Why the Attacks on Public Sector Workers and Their Unions

trashmanWhile the country has been swamped with raging snowstorms, the biggest snow jobs have come from corporations, Republican governors and legislators, Chambers of Commerce and their puppets. This chorus of union busters has been joined by the corporate think tanks, the CATO Institute, the Heritage Foundation, American Enterprise Institute and spewed from Fox News. The reasons behind these attacks on public sector workers and their unions can be seen in the differential in salaries between unionized public workers, who can earn $47,000 as a result of union efforts compared to public sector non-union workers who earn $37, 284.

The false charge that unionized public sector workers are paid too much is wrong. Studies have shown when comparing education and training, most public sector workers compared to private sector workers in similar jobs have an 11% lower salary than private workers who perform similar tasks. Data shows that workers in the private sector earn $66,000 as opposed to $49,132 for public employees with comparable education and skill. Thus, many public sector workers have made salary sacrifices by choosing the public sector. This includes first responders such as police, firefighters and who lives are in jeopardy every time they aid the public.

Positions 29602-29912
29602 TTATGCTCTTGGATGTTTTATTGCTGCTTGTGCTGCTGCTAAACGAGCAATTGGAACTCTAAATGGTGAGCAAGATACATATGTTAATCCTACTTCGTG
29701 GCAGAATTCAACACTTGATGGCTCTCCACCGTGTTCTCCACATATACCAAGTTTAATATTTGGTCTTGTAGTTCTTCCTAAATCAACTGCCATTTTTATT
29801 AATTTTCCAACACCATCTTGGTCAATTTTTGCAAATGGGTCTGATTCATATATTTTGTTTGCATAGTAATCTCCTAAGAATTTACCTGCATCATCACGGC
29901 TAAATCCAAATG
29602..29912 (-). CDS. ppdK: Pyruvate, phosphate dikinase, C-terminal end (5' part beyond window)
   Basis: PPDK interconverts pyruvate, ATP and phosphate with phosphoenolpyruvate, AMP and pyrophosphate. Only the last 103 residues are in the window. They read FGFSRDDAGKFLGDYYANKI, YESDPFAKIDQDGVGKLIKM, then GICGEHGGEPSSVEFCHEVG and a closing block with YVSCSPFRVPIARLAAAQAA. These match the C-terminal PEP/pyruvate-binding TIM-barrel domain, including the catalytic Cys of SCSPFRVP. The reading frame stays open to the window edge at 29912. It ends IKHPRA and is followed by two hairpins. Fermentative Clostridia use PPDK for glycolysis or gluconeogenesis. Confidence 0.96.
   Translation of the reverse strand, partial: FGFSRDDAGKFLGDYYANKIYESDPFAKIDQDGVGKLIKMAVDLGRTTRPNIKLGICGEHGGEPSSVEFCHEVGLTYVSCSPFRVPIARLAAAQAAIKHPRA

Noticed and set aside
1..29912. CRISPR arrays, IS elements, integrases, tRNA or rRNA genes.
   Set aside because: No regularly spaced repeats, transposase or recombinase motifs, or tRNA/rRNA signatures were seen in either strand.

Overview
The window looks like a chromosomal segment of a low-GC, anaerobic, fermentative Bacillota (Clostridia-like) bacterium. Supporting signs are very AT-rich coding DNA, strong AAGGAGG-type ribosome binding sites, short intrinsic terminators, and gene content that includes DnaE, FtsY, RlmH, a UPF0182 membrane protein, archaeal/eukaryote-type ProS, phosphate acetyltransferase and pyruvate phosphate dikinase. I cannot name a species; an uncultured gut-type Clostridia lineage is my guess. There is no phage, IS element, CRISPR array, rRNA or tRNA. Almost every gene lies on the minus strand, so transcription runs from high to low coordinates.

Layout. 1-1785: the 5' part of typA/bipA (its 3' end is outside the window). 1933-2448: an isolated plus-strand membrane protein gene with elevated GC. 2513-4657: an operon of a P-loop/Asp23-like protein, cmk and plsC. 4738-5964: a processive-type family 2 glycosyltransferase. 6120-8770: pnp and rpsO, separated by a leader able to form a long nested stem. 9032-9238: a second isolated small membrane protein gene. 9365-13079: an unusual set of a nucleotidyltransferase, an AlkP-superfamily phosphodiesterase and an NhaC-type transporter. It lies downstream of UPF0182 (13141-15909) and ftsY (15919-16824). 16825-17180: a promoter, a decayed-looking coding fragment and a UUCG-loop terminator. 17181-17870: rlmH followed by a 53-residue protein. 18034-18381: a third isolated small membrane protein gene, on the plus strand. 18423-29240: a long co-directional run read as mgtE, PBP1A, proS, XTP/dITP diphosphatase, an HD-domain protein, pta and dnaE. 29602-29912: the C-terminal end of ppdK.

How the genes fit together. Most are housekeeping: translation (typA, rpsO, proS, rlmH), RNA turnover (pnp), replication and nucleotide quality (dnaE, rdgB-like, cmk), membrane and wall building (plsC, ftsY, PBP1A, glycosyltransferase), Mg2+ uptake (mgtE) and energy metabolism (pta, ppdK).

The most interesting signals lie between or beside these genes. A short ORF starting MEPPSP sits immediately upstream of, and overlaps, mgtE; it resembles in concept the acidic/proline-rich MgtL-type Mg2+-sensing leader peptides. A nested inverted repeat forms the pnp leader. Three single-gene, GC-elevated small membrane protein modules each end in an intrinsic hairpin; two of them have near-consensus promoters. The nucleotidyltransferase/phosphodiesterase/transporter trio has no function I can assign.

Public Sector workers constitute the largest group of union members in the country. By attacking this sector, corporations hope to cripple and destroy the entire trade union movement. Additionally, in the process, they hope to roll back, privatize or wipe from the books important progressive legislation such as, Social Security, Medicare and protection for minorities and women, much of the agenda that benefit workers, thus, eradicating years of social legislation that unions fought many battles to obtain.

Their business model for privatization is Enron; and we all know the corruption that ensued from this model. That’s why unions and their allies must organize, resist and defeat such reactionary efforts.